[RFMC] per-container tcp buffer limitation

Glauber Costa glommer at parallels.com
Wed Aug 31 19:43:27 PDT 2011

Hello People,

[ For the ones in linux-mm that are receiving this for the first time,
   this is a follow up of
   http://thread.gmane.org/gmane.linux.kernel.containers/21295 ]

Here is a new, a bit more mature version of my previous RFC. Now I 
Request For More Comments from you guys in this new version of the patch.


* Although I do intend to experiment with more scenarios (suggestions 
welcome), there does not seem to be a (huge) performance hit with this 
patch applied, at least in a basic latency benchmark. That indicates 
that even if we can demonstrate a performance hit, it won't be too hard 
to optimize it away (famous last words?)

Since the patch touches both rcv and snd sides, I benchmarked it with 
netperf against localhost. Command line: netperf -t TCP_RR -H localhost.

Without the patch

Socket Size   Request  Resp.   Elapsed  Trans.
Send   Recv   Size     Size    Time     Rate
bytes  Bytes  bytes    bytes   secs.    per sec

16384  87380  1        1       10.00    26996.35
16384  87380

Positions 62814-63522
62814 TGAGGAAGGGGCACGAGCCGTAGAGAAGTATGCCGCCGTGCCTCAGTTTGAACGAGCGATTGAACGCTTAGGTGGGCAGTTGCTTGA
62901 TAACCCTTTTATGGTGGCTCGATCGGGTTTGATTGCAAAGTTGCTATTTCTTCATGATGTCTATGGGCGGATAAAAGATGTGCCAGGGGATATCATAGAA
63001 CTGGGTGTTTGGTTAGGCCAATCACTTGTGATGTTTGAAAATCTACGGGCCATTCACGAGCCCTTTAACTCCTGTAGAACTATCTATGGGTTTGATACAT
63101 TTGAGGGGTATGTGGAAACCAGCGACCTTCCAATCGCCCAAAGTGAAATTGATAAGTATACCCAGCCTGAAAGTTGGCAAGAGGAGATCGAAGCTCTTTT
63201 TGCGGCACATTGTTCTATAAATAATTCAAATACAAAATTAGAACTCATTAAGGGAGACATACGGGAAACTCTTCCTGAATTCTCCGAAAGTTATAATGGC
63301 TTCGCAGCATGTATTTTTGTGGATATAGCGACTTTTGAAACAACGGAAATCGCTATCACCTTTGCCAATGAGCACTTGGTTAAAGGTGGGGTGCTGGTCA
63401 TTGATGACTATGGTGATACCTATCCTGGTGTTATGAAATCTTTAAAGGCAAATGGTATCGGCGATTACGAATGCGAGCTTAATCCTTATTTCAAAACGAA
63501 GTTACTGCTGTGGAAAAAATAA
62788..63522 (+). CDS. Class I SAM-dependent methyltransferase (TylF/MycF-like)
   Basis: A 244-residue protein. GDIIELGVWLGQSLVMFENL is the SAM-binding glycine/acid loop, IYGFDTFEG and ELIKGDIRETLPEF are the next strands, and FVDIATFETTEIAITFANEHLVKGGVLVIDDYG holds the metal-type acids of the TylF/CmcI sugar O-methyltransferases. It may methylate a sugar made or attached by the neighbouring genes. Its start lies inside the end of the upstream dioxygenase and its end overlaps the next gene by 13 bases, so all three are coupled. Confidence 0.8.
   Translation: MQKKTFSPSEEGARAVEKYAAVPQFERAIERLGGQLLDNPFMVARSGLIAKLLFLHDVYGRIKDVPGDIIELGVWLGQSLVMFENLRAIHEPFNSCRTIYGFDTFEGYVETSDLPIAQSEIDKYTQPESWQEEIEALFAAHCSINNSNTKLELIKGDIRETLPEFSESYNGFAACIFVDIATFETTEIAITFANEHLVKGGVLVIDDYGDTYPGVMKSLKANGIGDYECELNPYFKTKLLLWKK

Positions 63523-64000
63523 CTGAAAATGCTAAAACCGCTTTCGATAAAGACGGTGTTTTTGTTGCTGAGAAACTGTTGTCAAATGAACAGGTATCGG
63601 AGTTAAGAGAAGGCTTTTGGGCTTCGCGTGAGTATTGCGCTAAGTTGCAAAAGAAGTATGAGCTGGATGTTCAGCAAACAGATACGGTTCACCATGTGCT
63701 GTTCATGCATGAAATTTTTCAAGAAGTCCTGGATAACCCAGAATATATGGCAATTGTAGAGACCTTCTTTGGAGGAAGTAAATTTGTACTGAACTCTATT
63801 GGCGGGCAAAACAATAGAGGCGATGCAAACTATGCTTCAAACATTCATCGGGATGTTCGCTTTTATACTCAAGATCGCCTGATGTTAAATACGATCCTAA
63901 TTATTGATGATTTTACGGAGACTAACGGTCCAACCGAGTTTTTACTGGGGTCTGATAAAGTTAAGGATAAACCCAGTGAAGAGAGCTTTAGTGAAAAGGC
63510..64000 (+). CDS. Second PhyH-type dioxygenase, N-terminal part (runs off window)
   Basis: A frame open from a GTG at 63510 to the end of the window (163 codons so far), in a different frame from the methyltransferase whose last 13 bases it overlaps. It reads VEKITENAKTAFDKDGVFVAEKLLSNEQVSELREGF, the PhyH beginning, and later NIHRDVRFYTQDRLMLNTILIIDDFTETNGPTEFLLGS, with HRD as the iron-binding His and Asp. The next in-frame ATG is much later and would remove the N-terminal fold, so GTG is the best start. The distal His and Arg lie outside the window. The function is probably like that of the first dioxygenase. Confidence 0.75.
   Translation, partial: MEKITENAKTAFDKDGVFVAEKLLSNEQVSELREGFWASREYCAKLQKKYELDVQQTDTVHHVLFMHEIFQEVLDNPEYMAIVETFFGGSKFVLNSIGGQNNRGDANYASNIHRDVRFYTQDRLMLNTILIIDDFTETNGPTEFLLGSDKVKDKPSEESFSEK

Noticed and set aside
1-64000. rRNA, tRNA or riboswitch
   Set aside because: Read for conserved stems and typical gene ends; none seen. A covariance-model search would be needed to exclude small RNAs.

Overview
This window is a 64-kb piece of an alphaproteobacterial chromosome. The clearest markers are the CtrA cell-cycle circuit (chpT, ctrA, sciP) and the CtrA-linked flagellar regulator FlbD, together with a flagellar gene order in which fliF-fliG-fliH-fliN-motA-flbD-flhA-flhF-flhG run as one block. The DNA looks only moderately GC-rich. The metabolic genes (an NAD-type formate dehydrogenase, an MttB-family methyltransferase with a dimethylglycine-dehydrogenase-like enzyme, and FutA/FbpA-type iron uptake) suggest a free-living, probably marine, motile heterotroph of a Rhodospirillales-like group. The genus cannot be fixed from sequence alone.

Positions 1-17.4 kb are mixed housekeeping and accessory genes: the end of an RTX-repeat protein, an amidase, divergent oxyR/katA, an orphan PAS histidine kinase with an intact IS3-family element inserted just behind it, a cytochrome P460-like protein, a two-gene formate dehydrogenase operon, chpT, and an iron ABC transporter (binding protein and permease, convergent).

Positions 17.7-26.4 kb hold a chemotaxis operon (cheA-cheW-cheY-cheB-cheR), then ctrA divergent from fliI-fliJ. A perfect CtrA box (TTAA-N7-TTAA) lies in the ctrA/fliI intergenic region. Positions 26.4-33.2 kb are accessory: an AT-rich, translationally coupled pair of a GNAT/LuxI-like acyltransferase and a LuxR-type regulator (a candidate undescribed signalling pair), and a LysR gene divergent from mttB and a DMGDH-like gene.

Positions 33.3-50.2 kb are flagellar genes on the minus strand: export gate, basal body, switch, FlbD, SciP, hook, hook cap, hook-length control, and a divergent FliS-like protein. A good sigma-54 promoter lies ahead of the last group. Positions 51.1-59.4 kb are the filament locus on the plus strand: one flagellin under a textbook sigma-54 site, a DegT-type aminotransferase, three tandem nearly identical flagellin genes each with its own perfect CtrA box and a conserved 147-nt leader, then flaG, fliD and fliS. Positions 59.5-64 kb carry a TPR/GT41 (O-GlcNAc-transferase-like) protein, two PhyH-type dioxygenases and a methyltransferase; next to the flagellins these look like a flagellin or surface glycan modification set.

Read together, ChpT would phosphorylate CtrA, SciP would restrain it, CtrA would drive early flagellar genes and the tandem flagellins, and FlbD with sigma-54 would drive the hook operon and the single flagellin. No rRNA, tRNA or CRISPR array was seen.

With the patch

Local /Remote
Socket Size   Request  Resp.   Elapsed  Trans.
Send   Recv   Size     Size    Time     Rate
bytes  Bytes  bytes    bytes   secs.    per sec

16384  87380  1        1       10.00    27291.86
16384  87380

As you can see, rate is a bit higher, but still under an one percent 
range, meaning it is basically unchanged. I will benchmark it with 
various levels of cgroup nesting on my next submission so we can have a 
better idea of the impact of it when enabled.

* As nicely pointed out by Kamezawa, I dropped the sockets cgroup, and 
introduced a kmem cgroup. After careful consideration, I decided not to 
reuse the memcg. Basically, my impression is that memcg is concerned 
with user objects, with page granularity and its swap attributes. 
Because kernel objects are entirely different, I prefer to group them here.

* Only tcp ipv4 is converted - because it is basically the one in which
memory pressure thresholds are really put to use. I plan to touch the 
other protocols in the next submission.

* As with other sysctls, the sysctl controlling tcp memory pressure 
behaviour was made per-netns. But it will show cgroup-data for the 
current cgroup. The cgroup control file, however, will only set a 
maximum value. The pressure thresholds is not the business of the box 
administrator, but rather, of the container's - anything goes, provided 
none of the 3 values go over the maximum.

Comments welcome
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